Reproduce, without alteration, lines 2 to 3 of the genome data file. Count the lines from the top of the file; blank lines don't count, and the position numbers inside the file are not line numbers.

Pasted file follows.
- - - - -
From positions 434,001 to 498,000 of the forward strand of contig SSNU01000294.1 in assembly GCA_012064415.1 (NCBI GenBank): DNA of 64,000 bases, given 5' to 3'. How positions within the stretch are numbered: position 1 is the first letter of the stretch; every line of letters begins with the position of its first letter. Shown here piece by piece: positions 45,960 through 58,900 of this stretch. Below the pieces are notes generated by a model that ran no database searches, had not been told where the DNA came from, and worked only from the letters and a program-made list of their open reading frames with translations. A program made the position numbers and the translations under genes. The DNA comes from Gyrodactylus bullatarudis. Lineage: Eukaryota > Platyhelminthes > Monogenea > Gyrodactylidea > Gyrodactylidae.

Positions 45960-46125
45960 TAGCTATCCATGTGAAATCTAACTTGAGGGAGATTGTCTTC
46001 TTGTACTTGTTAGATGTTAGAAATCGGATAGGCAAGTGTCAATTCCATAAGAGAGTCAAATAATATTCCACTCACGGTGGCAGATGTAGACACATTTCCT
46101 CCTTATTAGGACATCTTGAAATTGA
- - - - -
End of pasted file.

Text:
Positions 45960-46125
45960 TAGCTATCCATGTGAAATCTAACTTGAGGGAGATTGTCTTC